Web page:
In November of 2014, the Miami Marlins signed their star outfielder Giancarlo Stanton to a 13-year, $325 million extension that was the most lucrative contract in sports history.
In addition to the length and amount of the contract, the Marlins also gave Stanton a full no-trade clause, meaning he cannot be traded to any team without his approval for the entire length of the contract.
The Marlins are now suffering the consequences of that no-trade clause, as their new ownership group led by Derek Jeter is attempting to trade Stanton in order to reduce their payroll.
What they are finding out is that is not so easy, as the two teams that showed the most interest in Stanton were the San Francisco Giants and St. Louis Cardinals. Any chances of either trading for the slugger came to an end Friday when Stanton informed the clubs he would not waive his no-trade clause.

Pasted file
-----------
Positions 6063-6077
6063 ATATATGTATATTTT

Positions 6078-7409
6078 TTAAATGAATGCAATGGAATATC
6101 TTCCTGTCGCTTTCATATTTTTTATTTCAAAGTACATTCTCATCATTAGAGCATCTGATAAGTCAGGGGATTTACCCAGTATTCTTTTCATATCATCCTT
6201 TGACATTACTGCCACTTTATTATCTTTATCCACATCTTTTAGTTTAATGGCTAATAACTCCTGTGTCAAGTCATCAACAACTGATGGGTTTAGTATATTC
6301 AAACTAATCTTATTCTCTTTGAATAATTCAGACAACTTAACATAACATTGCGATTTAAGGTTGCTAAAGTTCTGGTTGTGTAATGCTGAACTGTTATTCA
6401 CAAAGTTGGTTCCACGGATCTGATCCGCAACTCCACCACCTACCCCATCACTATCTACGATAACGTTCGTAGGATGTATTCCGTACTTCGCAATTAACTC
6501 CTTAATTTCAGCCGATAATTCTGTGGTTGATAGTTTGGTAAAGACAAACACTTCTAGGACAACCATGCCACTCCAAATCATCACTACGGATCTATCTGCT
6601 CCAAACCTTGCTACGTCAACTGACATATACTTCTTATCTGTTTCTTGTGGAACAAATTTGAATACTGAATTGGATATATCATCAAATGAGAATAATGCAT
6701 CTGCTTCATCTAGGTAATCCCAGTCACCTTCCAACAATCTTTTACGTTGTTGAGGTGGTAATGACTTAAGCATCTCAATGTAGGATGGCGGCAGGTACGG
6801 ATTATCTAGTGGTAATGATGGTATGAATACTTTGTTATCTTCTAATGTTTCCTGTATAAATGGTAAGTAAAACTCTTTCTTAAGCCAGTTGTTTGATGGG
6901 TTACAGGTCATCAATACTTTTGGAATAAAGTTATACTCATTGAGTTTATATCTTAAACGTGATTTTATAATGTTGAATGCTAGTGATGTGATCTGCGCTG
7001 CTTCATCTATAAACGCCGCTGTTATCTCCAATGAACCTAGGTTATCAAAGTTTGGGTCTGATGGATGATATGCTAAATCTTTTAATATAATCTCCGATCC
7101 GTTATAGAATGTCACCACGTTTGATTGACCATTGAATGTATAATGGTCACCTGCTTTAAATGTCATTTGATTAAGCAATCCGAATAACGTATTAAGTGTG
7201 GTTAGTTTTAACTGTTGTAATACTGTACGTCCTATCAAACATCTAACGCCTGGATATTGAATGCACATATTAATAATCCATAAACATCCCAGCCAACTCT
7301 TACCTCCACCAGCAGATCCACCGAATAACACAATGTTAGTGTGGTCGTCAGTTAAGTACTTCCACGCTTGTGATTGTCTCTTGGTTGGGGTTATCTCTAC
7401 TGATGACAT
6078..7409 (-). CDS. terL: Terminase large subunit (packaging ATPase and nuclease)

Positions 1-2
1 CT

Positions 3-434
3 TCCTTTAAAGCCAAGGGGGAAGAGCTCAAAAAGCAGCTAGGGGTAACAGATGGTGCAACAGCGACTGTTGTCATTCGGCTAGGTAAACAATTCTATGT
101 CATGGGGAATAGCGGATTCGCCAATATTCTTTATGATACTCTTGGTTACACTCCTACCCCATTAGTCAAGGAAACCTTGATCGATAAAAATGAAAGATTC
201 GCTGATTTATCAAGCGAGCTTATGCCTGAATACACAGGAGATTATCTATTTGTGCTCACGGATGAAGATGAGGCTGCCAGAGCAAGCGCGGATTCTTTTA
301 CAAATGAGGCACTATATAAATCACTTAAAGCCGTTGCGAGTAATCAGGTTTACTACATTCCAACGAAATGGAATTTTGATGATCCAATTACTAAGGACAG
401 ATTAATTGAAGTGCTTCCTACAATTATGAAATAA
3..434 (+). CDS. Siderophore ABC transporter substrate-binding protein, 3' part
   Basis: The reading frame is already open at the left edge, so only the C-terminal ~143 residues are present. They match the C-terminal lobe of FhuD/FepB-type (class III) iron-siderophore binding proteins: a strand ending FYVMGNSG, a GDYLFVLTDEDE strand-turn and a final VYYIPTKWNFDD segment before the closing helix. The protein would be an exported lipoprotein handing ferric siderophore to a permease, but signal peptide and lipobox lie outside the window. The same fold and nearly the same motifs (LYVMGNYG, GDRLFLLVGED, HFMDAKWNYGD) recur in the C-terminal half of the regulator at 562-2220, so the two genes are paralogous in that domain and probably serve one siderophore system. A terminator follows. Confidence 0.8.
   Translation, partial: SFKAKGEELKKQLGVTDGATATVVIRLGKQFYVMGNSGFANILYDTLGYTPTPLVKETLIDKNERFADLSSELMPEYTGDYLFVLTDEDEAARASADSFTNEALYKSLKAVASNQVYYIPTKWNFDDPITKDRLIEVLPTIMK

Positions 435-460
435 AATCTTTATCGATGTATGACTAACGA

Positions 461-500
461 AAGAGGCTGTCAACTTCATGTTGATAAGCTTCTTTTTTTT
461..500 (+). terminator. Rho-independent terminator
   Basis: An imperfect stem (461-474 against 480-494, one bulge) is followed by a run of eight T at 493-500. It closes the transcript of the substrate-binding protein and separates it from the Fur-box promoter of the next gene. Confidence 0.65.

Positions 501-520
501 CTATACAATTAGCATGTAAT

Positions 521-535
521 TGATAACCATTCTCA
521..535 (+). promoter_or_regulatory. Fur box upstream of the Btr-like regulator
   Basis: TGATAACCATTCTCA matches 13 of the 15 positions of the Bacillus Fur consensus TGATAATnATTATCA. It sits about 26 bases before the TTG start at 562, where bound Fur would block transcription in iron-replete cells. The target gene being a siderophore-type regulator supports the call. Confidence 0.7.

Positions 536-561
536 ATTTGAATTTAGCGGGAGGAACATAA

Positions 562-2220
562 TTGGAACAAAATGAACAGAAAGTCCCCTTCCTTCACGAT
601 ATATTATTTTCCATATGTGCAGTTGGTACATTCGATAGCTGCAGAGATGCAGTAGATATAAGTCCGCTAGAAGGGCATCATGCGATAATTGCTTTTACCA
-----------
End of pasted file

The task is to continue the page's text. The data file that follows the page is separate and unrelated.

Former Marlins president David Samson recently commented on the whole Stanton situation, saying he regrets giving him the no-trade clause, via Barry Jackson of the Miami Herald:
“When we gave him a no trade clause, it was something he required,” Samson said. “It’s a horrible clause to give to players. It is a big regret I have that I broke our rule and gave him a no trade clause. It’s paralyzing. He is holding the team hostage because he can and it’s the power we gave him.”
It is widely believed that if the Los Angeles Dodgers were to not get involved in the Stanton sweepstakes then he would have been more likely to waive the no-trade clause for the Giants than the Cardinals.
But the fact of the matter is that Stanton signed the 13-year contract to play in Miami, so if he wants to see that play out then he has the ability to do that. Although, the Marlins reportedly issued him a warning that other players would be traded, leaving Stanton with a barren roster if he chose to do that.
No-trade clauses used to be very popular in professional sports, especially for star players, but aren’t quite as common anymore for this exact reason.